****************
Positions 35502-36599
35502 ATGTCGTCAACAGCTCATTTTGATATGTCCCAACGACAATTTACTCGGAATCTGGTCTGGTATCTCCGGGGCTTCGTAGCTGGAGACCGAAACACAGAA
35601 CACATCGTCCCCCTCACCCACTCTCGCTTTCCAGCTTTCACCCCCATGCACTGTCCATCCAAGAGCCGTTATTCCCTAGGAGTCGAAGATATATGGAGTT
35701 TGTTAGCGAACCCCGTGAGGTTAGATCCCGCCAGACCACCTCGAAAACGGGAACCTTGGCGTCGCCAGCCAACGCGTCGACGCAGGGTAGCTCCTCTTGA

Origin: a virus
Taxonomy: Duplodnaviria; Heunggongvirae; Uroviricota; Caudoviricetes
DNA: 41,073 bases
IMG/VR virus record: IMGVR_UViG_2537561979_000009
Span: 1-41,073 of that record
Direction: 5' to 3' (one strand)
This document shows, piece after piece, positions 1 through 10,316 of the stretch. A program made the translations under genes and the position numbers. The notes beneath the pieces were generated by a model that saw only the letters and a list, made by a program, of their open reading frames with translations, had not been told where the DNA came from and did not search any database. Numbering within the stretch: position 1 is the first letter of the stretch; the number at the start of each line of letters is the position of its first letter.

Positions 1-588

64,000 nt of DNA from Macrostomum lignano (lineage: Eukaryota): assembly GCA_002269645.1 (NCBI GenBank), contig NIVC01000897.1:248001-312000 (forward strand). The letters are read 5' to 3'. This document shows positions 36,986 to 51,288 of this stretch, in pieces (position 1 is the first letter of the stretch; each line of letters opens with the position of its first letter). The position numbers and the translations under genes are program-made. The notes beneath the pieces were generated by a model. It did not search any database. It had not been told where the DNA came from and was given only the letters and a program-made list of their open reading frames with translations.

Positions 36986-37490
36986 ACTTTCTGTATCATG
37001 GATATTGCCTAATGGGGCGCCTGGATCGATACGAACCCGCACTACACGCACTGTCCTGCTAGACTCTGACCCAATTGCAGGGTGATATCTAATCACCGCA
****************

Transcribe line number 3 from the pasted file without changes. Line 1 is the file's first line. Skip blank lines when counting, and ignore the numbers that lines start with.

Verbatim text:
35601 CACATCGTCCCCCTCACCCACTCTCGCTTTCCAGCTTTCACCCCCATGCACTGTCCATCCAAGAGCCGTTATTCCCTAGGAGTCGAAGATATATGGAGTT